The Maritime History of the Great Lakes
British Whig (Kingston, ON), April 28, 1881

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The schr. Blanche has taken on a cargo of bolts at Belleville for Charlotte.

The tug Robb of Toronto will bring a raft to Collinsby the first of next month.

It is thought the ice in the Sault Ste. Marie will not be cleared out before the 10th of May.

The yacht Gracie was launched at Belleville on Monday morning and will be fitted out at once.

The steamer Hero could not get away last evening. She left this afternoon at 4 o'clock for Picton.

The first raft, from Garden Island, to go down the river, will start between the 1st and 10th of May.

Capt. Crangle of Toronto, is in the city arranging for releasing the schooner Garibaldi, ashore at Weller's Bay.

The schrs. Bavaria, Siberia, and the barge St. Lawrence, reached Garden Island last night from Hamilton. They were all timber laden.

The steamer Argyle arrived this afternoon from Beauharnois Canal with freight and passengers. She looked well in her new coat of paint. She passed on for Hamilton.

The Jessie H. Breck arrived at Collinsby last night from Hamilton, timber laden. Capt. Booth reports a delightful trip. His vessel never before carried so large a cargo of timber.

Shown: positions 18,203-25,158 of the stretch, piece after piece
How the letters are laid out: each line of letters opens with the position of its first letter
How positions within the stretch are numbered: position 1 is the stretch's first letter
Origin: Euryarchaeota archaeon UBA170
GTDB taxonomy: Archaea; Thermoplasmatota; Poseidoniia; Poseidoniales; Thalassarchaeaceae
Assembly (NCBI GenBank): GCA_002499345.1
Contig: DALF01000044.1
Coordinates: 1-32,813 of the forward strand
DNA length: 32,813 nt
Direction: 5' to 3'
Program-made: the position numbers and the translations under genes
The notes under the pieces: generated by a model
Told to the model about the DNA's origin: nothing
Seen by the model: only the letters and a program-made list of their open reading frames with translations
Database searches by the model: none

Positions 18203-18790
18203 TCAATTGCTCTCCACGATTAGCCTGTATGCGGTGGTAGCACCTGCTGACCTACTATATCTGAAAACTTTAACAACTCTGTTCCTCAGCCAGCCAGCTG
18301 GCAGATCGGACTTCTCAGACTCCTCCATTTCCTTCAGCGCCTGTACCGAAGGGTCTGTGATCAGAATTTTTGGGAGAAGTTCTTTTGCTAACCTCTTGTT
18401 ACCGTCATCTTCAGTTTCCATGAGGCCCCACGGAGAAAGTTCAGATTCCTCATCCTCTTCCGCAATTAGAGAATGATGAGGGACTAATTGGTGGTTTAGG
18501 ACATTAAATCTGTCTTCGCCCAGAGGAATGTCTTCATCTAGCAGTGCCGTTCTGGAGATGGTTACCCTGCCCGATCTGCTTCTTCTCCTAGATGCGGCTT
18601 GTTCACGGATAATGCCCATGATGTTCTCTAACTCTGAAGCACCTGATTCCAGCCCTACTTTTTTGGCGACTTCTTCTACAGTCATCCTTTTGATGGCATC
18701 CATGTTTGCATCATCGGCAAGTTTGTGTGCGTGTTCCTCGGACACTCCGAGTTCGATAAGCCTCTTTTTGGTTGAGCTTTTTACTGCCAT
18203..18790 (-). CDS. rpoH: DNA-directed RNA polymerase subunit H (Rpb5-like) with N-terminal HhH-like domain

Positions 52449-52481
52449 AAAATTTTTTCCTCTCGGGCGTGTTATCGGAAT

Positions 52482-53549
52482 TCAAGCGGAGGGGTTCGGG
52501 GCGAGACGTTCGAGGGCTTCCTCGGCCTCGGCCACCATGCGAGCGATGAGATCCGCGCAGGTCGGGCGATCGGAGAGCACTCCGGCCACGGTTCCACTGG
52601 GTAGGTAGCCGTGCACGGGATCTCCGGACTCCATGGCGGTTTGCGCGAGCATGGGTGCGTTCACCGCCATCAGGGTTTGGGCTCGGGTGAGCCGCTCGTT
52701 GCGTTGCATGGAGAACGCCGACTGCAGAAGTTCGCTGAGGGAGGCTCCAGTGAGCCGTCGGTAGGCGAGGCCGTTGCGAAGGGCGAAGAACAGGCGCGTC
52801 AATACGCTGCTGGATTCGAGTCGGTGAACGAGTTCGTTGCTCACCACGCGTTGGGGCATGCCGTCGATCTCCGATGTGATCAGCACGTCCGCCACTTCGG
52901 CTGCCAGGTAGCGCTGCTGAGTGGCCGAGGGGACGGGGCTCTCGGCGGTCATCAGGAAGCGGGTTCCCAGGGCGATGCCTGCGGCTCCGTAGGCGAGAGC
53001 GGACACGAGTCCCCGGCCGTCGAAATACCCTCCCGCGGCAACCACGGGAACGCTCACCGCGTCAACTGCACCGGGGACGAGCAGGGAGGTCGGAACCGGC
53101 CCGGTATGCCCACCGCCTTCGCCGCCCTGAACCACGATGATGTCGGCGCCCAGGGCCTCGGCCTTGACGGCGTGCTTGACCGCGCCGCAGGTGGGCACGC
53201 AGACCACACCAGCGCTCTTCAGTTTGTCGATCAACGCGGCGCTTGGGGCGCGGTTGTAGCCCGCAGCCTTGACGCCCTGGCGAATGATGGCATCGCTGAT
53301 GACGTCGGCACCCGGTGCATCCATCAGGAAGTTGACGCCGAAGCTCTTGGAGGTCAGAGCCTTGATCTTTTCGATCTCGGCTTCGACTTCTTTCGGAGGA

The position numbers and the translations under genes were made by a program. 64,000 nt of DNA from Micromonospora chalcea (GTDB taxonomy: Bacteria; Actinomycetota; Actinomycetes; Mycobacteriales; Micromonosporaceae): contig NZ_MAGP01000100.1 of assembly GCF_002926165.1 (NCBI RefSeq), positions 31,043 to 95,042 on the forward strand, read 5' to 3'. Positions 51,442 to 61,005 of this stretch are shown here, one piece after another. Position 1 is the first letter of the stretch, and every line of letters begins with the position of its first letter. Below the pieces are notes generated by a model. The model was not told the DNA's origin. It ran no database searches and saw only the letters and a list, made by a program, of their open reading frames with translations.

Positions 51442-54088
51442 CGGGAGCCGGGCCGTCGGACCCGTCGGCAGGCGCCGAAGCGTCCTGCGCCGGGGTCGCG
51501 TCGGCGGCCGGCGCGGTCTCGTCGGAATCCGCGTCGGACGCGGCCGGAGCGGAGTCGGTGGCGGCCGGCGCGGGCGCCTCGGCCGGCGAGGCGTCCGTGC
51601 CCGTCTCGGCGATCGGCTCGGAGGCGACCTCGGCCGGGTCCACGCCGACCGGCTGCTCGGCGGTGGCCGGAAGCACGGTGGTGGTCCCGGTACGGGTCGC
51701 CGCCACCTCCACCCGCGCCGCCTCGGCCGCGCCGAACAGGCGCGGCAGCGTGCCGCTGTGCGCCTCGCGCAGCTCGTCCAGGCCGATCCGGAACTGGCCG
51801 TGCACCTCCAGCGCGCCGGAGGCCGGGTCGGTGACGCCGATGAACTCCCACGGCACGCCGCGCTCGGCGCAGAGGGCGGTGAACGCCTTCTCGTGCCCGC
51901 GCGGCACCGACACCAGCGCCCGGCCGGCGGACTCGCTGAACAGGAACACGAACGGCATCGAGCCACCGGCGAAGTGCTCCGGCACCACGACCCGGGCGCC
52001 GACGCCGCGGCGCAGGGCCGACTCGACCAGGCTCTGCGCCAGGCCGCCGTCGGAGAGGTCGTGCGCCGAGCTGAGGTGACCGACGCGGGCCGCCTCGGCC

Robert McVene, of Sackett's Harbor, aged 82 years, was found dead in his room on the 22nd. He lived alone, was a sailmaker, and one of the earliest navigators on the lake.

The Royal Mail steamers now lying aground in the Lachine canal owing to the letting off of the water, will as soon as floated, be set in order for regular trips. The boats have all undergone more or less repair and ornamentation during the winter.

Strike at Garden Island - This morning about twenty Frenchmen struck at Garden Island. The men objected to work more than ten hours per day. They also asked to have their wages increased to $1 per day. These demands were not granted, so they packed their kit and departed. They purchased tickets this morning from Folger & Hanley for Ottawa. Mr. D.D. Calvin was interviewed this morning, and said that the strike was only in regard to time. They had not demanded more wages as the men were receiving from $20 to $30 per month. Of course season men received more than "transients." From other sources we learned that the men wanted to go east and thought the present an opportune time to leave.

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April 28, 1881
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Rick Neilson
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Public domain: Copyright has expired according to the applicable Canadian or American laws. No restrictions on use.
Maritime History of the Great Lakes
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British Whig (Kingston, ON), April 28, 1881